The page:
0
#include <cs50.h>
#include <stdio.h>

int main(void)

{
    do
    {
        int n=get_int("positive no:");
    }
    while(n<=0);

    for( int i=0;i<n;i++)
    {
        printf("#\n");
    }

}
2

Your problem is a scope issue.

The way you declare n, it ceases to exist after you leave the loop's body. Which means when you enter the while(n<=0), it no longer is.

To prevent this, place a int n; before your loop, and just n = get_int(... within.

Make sure to not have int n = get_int(... within the loop as well, as you would have two variables of name n, the inner one shadowing the outer one (means within the loop you wouldn't be able to assign to the outer one).

Examples:

  1. Left scope

    if (0 == 0)
    {
        int n = 23; // declared within a code block
        printf("%i\n", n); // prints 23
    }
    printf("%i\n", n); // Compiler error: n does not exist!
    
  2. Shadowing outer variable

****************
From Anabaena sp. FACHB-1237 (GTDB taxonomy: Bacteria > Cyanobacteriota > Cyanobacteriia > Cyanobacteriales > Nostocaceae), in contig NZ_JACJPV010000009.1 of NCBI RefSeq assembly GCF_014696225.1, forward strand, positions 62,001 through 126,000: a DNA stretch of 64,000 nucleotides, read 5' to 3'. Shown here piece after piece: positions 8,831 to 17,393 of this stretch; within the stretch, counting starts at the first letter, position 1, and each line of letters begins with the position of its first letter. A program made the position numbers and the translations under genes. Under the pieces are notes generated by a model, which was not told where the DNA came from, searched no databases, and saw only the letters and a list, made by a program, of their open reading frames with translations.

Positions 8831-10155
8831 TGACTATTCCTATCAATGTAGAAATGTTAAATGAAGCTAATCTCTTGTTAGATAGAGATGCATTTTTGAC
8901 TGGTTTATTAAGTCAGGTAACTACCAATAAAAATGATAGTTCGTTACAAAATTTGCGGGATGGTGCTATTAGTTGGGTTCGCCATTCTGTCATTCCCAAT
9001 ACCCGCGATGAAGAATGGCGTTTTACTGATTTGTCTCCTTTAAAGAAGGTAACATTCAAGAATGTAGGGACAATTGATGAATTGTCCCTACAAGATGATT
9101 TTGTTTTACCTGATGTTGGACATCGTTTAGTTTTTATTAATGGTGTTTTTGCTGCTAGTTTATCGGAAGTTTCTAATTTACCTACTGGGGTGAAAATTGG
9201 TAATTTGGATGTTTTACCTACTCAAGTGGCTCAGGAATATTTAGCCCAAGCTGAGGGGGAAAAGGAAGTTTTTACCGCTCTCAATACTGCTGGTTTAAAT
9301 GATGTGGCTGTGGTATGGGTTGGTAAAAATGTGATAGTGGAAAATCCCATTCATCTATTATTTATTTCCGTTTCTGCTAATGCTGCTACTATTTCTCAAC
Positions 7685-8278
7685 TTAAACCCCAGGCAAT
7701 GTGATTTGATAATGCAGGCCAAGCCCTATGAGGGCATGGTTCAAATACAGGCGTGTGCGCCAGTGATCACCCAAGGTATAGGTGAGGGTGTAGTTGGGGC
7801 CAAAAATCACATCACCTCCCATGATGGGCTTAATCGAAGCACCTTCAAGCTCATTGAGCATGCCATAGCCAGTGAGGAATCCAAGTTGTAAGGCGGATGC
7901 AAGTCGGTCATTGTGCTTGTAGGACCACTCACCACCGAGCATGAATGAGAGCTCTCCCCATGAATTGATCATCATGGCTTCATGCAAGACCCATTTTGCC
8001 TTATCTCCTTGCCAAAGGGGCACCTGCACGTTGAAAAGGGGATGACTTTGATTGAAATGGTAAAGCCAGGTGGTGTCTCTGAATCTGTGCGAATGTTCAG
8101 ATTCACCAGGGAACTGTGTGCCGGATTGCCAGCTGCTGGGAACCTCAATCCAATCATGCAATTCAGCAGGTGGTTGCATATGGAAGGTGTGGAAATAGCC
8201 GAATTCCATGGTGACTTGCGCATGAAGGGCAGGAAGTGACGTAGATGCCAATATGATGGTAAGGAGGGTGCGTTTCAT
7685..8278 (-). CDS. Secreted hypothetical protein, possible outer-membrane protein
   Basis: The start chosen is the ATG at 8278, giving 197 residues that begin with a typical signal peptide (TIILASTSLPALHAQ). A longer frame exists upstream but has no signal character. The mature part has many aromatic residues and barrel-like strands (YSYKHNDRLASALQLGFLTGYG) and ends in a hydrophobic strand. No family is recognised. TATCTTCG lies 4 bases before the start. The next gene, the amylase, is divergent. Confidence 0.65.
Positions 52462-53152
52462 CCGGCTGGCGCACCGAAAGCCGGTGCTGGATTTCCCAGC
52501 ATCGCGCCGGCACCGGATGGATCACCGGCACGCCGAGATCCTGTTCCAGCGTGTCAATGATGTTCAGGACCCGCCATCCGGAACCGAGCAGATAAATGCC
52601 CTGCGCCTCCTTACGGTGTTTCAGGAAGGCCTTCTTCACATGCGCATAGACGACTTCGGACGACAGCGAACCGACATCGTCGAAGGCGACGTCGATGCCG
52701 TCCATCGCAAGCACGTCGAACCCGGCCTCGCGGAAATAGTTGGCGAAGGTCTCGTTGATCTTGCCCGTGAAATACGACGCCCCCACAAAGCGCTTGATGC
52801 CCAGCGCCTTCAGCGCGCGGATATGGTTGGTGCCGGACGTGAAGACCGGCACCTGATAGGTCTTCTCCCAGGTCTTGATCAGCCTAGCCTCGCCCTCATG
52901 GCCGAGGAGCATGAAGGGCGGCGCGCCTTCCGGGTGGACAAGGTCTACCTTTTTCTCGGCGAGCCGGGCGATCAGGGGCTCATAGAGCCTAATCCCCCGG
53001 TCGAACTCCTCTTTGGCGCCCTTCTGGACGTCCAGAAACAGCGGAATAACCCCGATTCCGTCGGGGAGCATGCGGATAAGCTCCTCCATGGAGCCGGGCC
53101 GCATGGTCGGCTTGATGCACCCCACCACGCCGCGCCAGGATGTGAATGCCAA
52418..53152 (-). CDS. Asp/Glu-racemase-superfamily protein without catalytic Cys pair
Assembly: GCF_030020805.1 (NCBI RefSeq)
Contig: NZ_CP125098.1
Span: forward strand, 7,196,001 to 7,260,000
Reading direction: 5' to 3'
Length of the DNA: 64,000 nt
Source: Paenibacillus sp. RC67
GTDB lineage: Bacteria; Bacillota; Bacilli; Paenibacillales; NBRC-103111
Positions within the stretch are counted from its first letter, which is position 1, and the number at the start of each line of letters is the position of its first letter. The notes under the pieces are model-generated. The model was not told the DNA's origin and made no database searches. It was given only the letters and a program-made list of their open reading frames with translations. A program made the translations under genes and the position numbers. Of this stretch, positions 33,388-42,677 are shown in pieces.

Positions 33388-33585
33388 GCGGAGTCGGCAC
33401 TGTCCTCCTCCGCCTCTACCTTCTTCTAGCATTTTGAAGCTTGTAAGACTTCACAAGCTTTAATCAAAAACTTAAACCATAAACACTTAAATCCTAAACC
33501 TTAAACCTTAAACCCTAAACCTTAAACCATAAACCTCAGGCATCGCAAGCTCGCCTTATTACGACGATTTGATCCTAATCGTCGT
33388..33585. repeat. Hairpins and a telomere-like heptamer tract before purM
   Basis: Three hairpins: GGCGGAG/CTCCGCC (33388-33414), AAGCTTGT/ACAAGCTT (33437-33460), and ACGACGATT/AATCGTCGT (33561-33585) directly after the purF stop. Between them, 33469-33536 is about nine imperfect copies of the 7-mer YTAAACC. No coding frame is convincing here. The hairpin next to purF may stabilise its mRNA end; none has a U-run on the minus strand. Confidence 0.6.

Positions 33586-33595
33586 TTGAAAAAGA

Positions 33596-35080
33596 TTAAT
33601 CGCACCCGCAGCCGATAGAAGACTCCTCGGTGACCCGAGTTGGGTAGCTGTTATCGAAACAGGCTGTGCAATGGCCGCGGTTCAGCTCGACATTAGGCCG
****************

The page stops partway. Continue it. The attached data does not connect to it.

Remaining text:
int n = 42; // first variable named "n"
    if (0 == 0)
    {
        int n = 23; // another variable of same name
        printf("%i\n", n); // prints 23
    }
    printf("%i\n", n); // prints 42
    
  3. Correct scope

    int n; // declared before the code block
    if (0 == 0)
    {
        n = 23;
        printf("%i\n", n); // prints 23
    }
    printf("%i\n", n); // prints 23 as well
    

The while or if does not matter, the curly braces create a scope (variable declarations within a loop head, often used for counting in a for loop, also have their own scope). You could even use the curly braces without any keyword, not sure why one would do that.

| improve this answer | |
  • #include <cs50.h> #include <stdio.h> int main(void) int n; { do { int n=get_int("positive no:"); } while(n<=0); for( int i=0;i<n;i++) { printf("#\n"); } } should i add like this – manish_rocks Mar 14 '18 at 18:29
  • Put int n; before do and remove the int from the do..while loop. That's all to fix the error. – Blauelf Mar 15 '18 at 7:27
  • thanks i got it – manish_rocks Mar 22 '18 at 9:50

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